One of the basic ingredients for a healthy, prolonged life in the modern age is access to energy. We rely on energy to heat and cool our homes, to keep us in light, and even to power our cars in terms of gas at the pump. But the trouble is, the techniques and processes used to generate energy today are often bad for the environment, and they are depleting precious natural resources while pushing up carbon dioxide emissions in the process.
Globally, the energy mix is still one that is dependent on fossil fuels, and studies are showing these are expected to run out within a few short decades. Things like oil and coal power stations are able to generate reliable energy. But the problem becomes worse when you consider the relative environmental harm these methods of energy generation cause. As these finite fuel sources continue to be consumed, with rising demand from the growing economies of the east, we could be facing a global energy challenge unless we embrace new, sustainable alternatives.
Perhaps the biggest single development to hit the global energy market in recent decades has been the discovery of fracking for shale gas, now a huge and growing sector of the US energy market. While shale gas is essentially another fossil fuel to gradually deplete over time, there is a need for policy makers and energy companies to secure reliable energy sources, even at the potential expense of the environment.
Nuclear exists, but the risks of Fukushima-style leakages and fall-out make this a dangerous option long-term. Instead, truly sustainable, organic forms of energy need to be maximized if the US is ever to become wholly self-sufficient and environment-neutral. There are some extremely popular options that provide for much greener power, and some analysts are suggesting the true solution to the global energy dilemma lies with a mix of different types of these sustainable sources.
Solar power could grow to be a big one for US energy needs. Vast photovoltaic farms already exist, which capture the heat from sunlight, before harnessing that power to provide energy for consumer and business consumption. Surface area is the main issue with solar power at this stage, and as cells become ever more compact, they will operate much more efficiently space-wise. The real growth for solar power may need to come from greater domestic uptake, with homeowners choosing to install their own panels to save costs and keep off the environmentalists. Rooftops capture a potential gold-mine of energy resources which currently go to waste. Yet virtually every home in the country could use a couple of solar panels, to generate their own power and to save money on the cost of their energy bills.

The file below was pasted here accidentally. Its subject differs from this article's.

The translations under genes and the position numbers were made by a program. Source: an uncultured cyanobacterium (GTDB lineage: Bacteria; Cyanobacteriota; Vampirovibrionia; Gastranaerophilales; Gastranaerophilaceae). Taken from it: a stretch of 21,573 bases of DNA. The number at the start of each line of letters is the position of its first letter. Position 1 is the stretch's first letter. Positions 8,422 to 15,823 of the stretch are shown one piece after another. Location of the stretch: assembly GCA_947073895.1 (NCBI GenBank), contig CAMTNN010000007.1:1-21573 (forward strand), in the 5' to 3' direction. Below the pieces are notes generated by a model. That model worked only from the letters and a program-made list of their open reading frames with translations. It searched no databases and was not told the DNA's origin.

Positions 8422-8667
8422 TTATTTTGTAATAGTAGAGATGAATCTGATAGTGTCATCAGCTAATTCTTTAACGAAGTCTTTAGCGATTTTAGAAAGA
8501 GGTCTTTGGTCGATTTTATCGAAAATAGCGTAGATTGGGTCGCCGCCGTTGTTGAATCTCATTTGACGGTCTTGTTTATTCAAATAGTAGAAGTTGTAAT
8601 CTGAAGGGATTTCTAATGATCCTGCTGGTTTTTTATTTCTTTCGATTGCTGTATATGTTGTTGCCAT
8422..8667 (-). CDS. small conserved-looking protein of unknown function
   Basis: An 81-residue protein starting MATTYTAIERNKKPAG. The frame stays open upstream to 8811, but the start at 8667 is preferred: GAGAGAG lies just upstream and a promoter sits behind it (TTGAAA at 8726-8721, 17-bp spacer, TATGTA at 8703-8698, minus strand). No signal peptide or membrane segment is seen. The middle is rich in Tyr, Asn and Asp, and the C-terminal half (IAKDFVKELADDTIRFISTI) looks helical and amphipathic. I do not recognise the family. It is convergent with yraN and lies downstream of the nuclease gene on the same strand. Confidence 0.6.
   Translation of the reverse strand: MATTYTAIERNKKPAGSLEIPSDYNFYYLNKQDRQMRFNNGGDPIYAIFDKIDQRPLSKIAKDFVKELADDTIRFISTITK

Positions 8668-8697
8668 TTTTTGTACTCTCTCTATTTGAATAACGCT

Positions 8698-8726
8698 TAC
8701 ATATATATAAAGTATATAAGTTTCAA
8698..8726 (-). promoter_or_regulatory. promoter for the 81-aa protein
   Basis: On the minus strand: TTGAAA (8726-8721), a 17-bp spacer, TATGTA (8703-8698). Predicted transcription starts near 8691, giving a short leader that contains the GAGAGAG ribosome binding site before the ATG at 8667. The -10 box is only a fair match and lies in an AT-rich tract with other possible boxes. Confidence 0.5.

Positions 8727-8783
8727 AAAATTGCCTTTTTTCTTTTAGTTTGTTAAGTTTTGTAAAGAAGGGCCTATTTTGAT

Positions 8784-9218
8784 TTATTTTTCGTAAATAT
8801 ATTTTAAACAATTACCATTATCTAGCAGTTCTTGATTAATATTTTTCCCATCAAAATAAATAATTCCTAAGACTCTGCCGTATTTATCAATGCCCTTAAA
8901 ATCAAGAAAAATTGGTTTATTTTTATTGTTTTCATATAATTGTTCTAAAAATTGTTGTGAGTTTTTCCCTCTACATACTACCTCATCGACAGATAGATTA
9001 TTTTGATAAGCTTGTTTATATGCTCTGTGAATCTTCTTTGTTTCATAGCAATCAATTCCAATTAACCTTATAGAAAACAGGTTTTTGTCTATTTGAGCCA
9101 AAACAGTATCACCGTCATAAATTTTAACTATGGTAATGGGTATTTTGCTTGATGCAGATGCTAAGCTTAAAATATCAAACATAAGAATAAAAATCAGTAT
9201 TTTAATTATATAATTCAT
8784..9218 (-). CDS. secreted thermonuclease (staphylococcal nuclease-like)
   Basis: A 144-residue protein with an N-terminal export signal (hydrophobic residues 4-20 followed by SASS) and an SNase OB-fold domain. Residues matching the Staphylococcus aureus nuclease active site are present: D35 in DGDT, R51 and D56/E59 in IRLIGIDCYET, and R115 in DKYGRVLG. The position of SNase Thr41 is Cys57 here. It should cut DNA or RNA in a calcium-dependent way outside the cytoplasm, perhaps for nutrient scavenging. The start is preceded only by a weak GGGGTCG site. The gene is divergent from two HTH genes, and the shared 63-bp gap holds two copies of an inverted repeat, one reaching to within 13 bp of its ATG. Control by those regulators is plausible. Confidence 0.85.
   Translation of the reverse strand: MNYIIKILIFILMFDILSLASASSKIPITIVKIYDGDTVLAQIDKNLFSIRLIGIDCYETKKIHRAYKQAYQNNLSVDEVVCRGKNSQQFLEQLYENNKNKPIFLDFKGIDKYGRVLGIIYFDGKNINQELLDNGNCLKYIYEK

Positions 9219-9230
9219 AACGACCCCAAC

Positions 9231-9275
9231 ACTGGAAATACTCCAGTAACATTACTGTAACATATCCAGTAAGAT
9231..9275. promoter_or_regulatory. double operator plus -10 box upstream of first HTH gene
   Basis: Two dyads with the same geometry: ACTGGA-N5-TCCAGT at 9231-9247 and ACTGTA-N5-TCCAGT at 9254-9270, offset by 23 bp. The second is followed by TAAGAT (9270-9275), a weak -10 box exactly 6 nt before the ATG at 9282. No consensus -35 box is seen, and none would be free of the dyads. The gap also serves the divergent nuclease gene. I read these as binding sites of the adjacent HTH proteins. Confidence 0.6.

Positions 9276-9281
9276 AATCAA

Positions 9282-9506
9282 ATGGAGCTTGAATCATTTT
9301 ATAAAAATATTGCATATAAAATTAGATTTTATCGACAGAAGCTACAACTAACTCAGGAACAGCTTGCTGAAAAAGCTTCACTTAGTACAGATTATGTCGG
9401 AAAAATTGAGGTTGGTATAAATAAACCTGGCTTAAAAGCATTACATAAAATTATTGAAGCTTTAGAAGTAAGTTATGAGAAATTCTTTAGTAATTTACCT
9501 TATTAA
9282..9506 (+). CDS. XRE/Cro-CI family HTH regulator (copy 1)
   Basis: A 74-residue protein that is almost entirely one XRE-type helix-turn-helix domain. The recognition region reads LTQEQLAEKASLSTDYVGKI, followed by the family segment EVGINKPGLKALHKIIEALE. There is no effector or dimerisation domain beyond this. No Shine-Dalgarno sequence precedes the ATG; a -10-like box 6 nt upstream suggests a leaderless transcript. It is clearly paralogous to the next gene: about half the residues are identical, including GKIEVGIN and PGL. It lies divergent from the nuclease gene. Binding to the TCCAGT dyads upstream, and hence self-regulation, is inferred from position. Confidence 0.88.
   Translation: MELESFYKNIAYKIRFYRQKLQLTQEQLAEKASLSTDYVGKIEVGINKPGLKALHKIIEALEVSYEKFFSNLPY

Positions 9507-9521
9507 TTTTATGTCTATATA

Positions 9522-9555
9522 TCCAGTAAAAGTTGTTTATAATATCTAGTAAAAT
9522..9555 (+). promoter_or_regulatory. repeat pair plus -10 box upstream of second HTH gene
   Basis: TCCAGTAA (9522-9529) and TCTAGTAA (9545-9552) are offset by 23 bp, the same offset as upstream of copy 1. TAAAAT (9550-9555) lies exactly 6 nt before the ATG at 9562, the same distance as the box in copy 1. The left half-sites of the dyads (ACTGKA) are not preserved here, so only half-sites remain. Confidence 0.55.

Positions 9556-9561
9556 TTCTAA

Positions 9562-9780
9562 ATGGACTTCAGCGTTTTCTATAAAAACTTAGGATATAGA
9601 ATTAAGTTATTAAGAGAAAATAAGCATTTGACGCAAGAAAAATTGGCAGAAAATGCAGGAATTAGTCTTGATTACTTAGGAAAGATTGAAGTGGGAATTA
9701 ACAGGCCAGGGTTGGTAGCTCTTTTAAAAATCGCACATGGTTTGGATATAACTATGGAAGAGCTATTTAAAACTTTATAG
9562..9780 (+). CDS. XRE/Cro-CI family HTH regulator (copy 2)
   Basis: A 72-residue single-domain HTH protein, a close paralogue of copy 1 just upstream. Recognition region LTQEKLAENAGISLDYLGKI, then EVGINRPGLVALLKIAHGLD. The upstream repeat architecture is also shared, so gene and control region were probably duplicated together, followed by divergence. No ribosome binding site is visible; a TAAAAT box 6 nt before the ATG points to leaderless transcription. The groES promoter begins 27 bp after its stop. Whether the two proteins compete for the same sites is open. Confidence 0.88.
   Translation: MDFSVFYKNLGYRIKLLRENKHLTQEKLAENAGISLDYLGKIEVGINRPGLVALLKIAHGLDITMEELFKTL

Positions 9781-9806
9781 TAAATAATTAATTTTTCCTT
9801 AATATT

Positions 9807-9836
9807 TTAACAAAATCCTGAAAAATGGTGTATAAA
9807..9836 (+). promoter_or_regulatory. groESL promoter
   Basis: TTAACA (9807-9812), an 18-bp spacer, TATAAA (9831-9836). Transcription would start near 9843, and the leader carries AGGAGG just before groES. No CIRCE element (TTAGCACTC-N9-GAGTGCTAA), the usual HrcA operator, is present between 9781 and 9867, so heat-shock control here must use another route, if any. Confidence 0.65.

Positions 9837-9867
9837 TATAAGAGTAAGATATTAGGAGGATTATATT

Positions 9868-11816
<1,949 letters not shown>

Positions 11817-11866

Another form of alternative energy that has found favor among policy makers across the world is wind power. Wind power is the ultimate free resource, and both on and offshore examples already contribute to the total overall energy mix. When the wind blows, it catches the blades of a specially designed turbine, which in turn propels a generator inside the structure. This is then transported to the grid, where it is usually resold. The difficulty is, however, that there is not always enough wind to generate much energy from each turbine, and they often cost a great deal of money and a lot of time in the planning and construction phases.
While wind power has its critics, there is also research ongoing into sea, or wave power, where the motion of waves is used to generate energy. Unlike wind, the sea is much more predictable, with to-the-minute projections of tides that ebb and flow much more accurate than any forecast about the wind. The trouble with sea power is that it remains an expensive, cumbersome technology, and it is still some way from being functional enough to be commercially viable.
In order to solve these challenges, we need a new generation of highly skilled engineers, with the training and expertise to find solutions to the world’s energy needs long term. Engineering jobs in Kansas City are essential for the industry, given the talent that still exists in the region, and it is important policymakers go as far as possible to encourage these technologies to be developed.
We may not see the effects of environmental damage now, but we will definitely feel the lack of fossil fuels when they dry up. On both these grounds, it is essential for the energy security of the world that governments, universities and the private sector work together to devise a workable alternative plan.
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